On the Eight Beatitudes


On the Eight Beatitudes : St. Matthew V.

Consider first, how the Son of God, the eternal wisdom of the father, being come down from heaven to be our father, our light, and our guide, in order to reclaim us from all our errors, to dispel our darkness, to redress all our evils, and to conduct us into the way of truth and everlasting happiness, opened his heavenly school for these purposes by his divine sermon upon the mount; in the beginning of which he has laid down in a few words the principal maxims of true wisdom and all the fundamentals of Christian morality comprised in what we commonly call the eight beatitudes. Christians, we all desire to be happy for ever; and behold here the wisdom of God, which can neither deceive nor be deceived, declares to us in clear and distinct terms what it is that is to make us happy here and to conduct us safe to a happiness that shall never end. O let us embrace, then, these blessed lessons! Who would not study them well since the learning of them is to make us wise indeed, and to bring us infallibly to the very source of all wisdom and happiness - even to an eternal union with God himself? O heavenly master, who would not frequent thy divine school since, in the very first entrance into it, thou thus directest us into a plain and easy way to eternal bliss?

Consider 2ndly, that the ancient philosophers, with all their pretensions to wisdom, were strangely in the dark with regard to man's true happiness, his last end, and his sovereign good, about which they ran into many errors; and not one of them all ever came near the truth. And, as they knew not the end, so were they also strangers to the true means that were to bring us to this end. They never once imagined that to be poor in spirit, to be meek, to morn, to suffer persecution, & c., was the way to happiness, much less did they suspect that such as these alone were actually happy. This was a doctrine never heard of in their schools. This was a lesson that was to be taught by the Son of God. This truth he brought down with him from heaven, and delivered to his disciples in his first divine sermon. O my soul, let us embrace with all our affections these divine truths, taught us by so great a master; let us be practically convinced of them, and conform ourselves to them in the whole conduct of our lives.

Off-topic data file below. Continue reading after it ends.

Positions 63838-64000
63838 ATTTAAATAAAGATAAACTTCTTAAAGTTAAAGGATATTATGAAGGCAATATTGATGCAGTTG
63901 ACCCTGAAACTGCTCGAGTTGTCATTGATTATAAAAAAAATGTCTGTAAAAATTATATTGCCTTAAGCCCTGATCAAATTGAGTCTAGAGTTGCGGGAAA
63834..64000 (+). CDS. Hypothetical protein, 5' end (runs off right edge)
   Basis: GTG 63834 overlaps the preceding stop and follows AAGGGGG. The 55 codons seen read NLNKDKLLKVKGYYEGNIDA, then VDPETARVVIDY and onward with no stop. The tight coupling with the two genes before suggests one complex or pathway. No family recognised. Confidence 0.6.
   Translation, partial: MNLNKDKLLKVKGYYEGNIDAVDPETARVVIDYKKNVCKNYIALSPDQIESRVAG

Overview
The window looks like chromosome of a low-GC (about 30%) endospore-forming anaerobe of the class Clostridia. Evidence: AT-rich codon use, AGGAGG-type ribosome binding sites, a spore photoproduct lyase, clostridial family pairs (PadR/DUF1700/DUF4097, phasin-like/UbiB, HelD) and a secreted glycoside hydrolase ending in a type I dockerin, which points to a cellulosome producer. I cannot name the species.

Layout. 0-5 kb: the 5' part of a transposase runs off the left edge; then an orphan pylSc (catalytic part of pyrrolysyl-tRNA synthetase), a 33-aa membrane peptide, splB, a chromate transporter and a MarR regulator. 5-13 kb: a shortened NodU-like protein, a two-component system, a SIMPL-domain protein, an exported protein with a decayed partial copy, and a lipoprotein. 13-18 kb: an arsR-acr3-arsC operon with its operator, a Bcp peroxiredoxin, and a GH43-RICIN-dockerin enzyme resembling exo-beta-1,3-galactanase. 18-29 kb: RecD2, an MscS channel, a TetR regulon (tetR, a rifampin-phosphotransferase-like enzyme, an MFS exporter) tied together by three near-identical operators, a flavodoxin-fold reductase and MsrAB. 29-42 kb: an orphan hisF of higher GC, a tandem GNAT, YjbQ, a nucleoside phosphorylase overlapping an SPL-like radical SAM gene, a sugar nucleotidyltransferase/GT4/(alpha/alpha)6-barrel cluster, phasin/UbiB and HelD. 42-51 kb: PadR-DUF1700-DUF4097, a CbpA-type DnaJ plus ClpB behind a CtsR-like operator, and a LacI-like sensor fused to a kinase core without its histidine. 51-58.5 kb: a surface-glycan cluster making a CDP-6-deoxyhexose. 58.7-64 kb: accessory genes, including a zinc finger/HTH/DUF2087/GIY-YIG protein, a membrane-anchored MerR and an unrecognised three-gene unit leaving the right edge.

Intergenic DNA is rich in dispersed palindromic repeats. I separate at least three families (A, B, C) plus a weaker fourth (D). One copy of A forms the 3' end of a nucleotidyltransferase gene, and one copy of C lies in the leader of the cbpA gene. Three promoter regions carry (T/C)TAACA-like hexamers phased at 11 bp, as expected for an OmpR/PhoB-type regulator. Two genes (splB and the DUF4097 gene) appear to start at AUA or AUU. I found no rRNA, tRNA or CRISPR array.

Consider 3rdly, how miserable are all the children of Babylon, that is, all poor deluded worldlings, who under the name of Christians, whilst they profess themselves followers and disciples of this divine master, take no notice of these lessons which he came from heaven to teach, but live on in an affected ignorance of them; so as to apprehend all those to be miserable whom he pronounces blessed, and those alone to be happy, who wallow in riches and sensual pleasures, whom he declares to be miserable, and against whom he pronounces his woe. And do such people as these believe the gospel indeed? whilst they pretend to seek for happiness in the very way which (if the gospel be true) must needs betray them into many errors, labours, and sorrows here, and shortly conduct them into endless misery. O let us at least be more wise! Let us open our eyes to this great light, which is come down from heaven, to shine upon them that before sat in darkness and in the shadow of death. Let us believe and adhere to this great teacher, who has the words of eternal life. Let us follow him and we shall not fail, under his conduct, to find the true way to solid happiness and eternal life.

Conclude to be ever thankful to the Son of God for all these great gospel truths which he has brought us down from heaven, in order to set loose our souls from the earth, and so to carry us up to heaven. O! if we desire to fly up to this happy region of pure and immortal joys, it must be with the wings of these virtues that are recommended to us in these eight beatitudes.